Ease The Burden
Handy list of COVID-19 financial assistance for Austin residents and businesses
The coronavirus is causing massive layoffs and widespread furloughs around Austin, and it feels like it's only the beginning. Fortunately, a number of local, state, and national agencies are offering some financial relief.
Here are some options to get through these tough times. And remember in Austin, 2-1-1 is available to those looking for social services and 3-1-1 can help with general questions.
Jobs and meals
Austin Chamber is a local independent organization that champions prosperity in the city via job growth and business expansion. The group has recently posted a list of work opportunities in a range of industries including food service, healthcare, and banking.
Work Force Solutions Capital Area has a helpful page for workers who've been affected by COVID-19, including a list of local job openings. You can schedule an appointment to speak with someone or seek job assistance by filling out the Rapid Response Workers Form.
Central Texas Food Bank has shifted to drive-thru dispersal of meals in April. Every qualifying family in Travis County will get one 28-pound box of food. If you need government assistance for groceries, the food bank has someone to help you through the process when you schedule a time.
The City of Austin has also launched the ATX Emergency Food Systems Exchange where people can give or receive everything from seeds to fresh produce.
State car fees have been put on hold. The Texas Department of Motor Vehicles is allowing extensions on registration, renewals, and vehicle titling. There's no end date on this temporary waiver; the DMV says it'll be in effect for at least 60 days.
Auto insurance companies are pausing payments or extending payment deadlines including Geico, which is offering flexible payment plans, and Allstate, which is allowing deferred payment plans that let you go two billing cycles of nonpayment with no penalty.
Austin has implemented a 60-day grace period for evictions. Most evictions across the state have been halted until April 20, thanks to an order by the Texas Supreme Court.
Austin's Neighborhood Housing and Community Development has a comprehensive list of resources for renters, home owners, home buyers, contractors, and developers here.
The Federal Housing Finance Agency has suspended evictions and foreclosures on any mortgages through Fannie Mae and Freddie Mac. Some private lenders are also offering grace periods, including Chase Bank which has a payment assistance program here or call 1-800-848-9136; and Wells Fargo, which is offering a three-month payment suspension with an option to extend for an additional three months, with no late fees.
Foundation Communities of Austin is a resource for housing needs plus other emergency assistance including medical and grocery. Call 512-610-7392.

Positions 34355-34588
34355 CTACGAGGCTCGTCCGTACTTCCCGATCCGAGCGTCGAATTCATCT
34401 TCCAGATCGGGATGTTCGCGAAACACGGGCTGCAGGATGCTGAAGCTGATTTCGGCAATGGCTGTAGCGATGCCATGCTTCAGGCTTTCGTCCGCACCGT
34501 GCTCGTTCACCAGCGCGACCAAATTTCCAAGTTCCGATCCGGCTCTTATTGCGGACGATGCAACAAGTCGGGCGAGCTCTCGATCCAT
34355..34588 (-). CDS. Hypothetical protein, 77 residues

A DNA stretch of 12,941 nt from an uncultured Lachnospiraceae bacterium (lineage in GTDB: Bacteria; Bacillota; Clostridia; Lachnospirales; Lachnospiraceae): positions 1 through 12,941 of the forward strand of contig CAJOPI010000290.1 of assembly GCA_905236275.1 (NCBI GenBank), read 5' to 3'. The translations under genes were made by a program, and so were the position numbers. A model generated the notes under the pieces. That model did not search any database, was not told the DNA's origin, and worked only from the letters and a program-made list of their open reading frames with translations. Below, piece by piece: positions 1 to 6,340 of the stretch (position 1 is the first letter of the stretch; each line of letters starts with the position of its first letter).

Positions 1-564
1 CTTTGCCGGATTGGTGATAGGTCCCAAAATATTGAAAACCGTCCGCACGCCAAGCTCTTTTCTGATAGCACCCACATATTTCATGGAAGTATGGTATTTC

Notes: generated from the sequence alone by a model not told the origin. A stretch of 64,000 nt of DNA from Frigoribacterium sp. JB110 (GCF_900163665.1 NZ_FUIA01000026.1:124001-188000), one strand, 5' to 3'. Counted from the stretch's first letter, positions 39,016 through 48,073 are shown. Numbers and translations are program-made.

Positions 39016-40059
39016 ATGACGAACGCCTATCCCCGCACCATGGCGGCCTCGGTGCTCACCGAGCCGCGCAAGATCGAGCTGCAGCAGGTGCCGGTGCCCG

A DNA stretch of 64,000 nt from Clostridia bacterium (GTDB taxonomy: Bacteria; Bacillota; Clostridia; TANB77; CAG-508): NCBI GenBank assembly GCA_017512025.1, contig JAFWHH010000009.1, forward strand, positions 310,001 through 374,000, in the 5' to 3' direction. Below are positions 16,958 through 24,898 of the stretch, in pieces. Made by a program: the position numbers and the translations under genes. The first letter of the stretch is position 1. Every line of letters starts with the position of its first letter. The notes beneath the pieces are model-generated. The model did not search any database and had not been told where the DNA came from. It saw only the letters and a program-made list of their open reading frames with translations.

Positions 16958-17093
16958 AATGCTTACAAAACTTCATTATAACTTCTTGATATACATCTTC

CommUnity Care is helping uninsured or under insured Austinites who are experiencing coronavirus-like symptoms (e.g. fever, cough, shortness of breath) can call 512-978-8775 for help.
Aunt Bertha matches qualified individuals with food, housing, transit, health/medical, education, and legal help.
The newly enacted Coronavirus Aid, Relief, and Economic Security (CARES) Act has a variety of programs for small businesses including the Economic Injury Disaster Loan Program, which has grants of up to $10,000. It is supposed to begin on April 3, although lenders are anticipating delays since they're still awaiting guidelines.
The Small Business Administration has a page dedicated to coronavirus relief options that include low-interest loans and disaster relief.
The Thryv Foundation is a Texas-based nonprofit that has created a COVID-19 grant program with up to $15,000 to small businesses who qualify. You can apply here.
The IRS has extended tax day, which means you don't have to file until July 15, free of interest and penalties.
Some workers qualify for state unemployment benefits through the Texas Workforce Commission. The site has been slow due to a surge in applications, but the organization is waiving the normal waiting period; once you apply, you get your first check in about a month.
Taxpayers who filed tax returns for either 2019 or 2018 are due to receive a check of up to $1,200 for individuals or $2,400 for married couples, and up to $500 for each qualifying child. The payments decrease if you make more than $75,000, or more than $150,000 as a household, so check the site to see how much you qualify for.
Federal student loan payments have been placed on hold until September 30. U.S. Department of Education Select loans will carry zero percent interest rate.